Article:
Hundreds of Economists: Marijuana Prohibition Costs Billions, Legalization Would Earn Billions
Over 300 economists, including three Nobel Laureates, recently signed a petition that encourages the president, Congress, governors and state legislatures to carefully consider marijuana legalization in America. The petition draws attention to an article by Harvard economist Jeffrey Miron, whose findings highlight the substantial cost-savings our government could incur if it were to tax and regulate marijuana, rather than needlessly spending billions of dollars enforcing its prohibition.
Miron predicts that legalizing marijuana would save $7.7 billion per year in government expenditure on enforcement, in addition to generating $2.4 billion annually if taxed like most consumer goods, or $6 billion per year if taxed similarly to alcohol and tobacco. The economists signing the petition note that the budgetary implications of marijuana prohibition are just one of many factors to be considered, but declare it essential that these findings become a serious part of the national decriminalization discussion.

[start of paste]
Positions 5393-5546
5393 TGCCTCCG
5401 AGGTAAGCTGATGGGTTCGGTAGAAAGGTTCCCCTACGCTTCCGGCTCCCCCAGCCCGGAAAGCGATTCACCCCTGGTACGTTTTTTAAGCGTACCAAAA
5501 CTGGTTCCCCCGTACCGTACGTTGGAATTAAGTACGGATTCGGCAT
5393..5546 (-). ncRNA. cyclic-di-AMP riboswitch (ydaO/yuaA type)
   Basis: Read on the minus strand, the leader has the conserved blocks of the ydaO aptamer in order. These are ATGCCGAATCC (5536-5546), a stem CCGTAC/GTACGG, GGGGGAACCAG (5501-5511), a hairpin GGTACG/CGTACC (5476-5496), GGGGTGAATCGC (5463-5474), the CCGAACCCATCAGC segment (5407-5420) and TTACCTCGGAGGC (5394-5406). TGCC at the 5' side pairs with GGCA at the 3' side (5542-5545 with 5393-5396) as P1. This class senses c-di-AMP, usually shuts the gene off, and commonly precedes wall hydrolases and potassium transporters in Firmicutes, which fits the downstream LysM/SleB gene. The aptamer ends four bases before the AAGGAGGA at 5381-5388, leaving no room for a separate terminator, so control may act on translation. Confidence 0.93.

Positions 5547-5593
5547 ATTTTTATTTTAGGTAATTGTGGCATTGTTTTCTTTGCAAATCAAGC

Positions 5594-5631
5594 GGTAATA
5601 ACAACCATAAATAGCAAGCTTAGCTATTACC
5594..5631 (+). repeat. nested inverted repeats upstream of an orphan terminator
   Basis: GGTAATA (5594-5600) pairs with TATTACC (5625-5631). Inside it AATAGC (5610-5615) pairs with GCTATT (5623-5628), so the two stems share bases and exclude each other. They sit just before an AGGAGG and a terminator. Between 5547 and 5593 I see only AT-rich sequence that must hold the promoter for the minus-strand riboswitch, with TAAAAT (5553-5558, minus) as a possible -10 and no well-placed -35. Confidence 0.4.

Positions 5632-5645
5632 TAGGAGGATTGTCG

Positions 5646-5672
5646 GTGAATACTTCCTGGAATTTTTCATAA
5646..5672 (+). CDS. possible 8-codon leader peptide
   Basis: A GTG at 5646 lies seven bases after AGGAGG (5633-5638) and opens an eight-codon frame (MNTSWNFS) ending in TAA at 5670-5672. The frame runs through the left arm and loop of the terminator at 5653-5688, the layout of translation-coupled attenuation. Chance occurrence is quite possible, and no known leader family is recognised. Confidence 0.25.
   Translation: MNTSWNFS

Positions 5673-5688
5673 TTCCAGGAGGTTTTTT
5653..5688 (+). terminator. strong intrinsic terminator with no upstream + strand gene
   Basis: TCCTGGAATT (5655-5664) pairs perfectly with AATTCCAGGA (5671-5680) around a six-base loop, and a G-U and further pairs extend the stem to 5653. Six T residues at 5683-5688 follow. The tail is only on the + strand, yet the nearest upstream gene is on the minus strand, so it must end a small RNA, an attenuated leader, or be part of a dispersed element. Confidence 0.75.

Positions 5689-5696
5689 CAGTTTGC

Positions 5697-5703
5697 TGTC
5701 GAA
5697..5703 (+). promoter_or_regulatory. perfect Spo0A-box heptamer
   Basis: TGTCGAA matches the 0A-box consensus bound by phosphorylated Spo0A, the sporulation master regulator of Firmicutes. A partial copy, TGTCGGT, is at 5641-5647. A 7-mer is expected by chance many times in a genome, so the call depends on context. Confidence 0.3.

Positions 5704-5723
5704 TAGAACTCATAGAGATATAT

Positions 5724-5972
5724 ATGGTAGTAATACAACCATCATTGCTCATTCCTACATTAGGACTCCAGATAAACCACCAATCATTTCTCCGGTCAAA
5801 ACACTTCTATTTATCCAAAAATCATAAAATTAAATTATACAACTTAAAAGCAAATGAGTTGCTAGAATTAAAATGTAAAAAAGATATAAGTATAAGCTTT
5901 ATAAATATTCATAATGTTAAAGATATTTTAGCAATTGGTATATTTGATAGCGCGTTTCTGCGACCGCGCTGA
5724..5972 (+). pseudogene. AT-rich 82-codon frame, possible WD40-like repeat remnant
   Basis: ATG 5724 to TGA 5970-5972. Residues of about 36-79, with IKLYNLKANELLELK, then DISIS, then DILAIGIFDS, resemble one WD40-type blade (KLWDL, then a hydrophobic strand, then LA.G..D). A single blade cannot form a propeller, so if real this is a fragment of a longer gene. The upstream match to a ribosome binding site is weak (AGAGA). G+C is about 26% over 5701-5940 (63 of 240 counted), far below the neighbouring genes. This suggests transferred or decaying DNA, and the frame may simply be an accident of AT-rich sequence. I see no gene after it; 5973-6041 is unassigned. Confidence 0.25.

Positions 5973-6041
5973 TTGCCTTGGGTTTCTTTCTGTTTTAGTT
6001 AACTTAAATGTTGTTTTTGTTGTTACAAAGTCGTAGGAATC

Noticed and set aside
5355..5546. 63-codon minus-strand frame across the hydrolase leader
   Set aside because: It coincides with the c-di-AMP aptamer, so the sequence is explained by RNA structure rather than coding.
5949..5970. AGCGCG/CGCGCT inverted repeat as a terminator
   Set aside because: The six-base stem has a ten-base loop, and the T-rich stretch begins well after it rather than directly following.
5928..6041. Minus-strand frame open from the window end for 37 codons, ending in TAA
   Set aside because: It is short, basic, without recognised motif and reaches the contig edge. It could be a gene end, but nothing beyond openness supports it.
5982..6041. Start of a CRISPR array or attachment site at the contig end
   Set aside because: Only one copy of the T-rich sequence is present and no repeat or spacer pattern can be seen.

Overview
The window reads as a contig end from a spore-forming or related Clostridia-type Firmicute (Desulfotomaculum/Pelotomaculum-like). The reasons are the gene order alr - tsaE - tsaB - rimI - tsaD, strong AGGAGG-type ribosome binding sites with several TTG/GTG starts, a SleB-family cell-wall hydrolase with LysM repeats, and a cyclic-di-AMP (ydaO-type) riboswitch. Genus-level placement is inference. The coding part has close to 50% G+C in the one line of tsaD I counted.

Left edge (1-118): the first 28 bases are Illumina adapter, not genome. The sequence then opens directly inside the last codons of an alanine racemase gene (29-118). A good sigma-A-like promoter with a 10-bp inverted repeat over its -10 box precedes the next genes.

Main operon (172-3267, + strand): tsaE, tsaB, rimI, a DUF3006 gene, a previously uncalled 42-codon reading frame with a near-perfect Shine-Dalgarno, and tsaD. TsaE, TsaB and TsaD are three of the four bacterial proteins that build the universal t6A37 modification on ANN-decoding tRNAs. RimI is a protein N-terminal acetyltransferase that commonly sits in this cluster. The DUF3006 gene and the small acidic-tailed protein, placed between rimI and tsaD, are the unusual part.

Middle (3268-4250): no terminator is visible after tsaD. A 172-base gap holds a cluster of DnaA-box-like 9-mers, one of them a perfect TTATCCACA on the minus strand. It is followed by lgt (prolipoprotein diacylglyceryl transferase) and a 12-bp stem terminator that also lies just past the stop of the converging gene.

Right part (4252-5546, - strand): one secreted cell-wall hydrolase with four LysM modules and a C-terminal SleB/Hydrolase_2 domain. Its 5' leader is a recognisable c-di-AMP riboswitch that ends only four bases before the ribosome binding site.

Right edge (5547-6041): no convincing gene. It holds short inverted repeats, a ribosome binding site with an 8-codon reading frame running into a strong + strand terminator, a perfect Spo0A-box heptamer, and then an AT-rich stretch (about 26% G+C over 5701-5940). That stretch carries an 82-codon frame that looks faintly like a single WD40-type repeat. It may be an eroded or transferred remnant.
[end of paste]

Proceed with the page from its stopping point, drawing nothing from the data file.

Even the economists are recommending legalization. How can the government look at these findings and not see the benefits of decriminalization? The war on drugs has cost us many billions, yet it has done nothing to stop or even curb illegal drug usage in the US. Imagine how much more room there would be in our prison system for real criminals if this were to happen.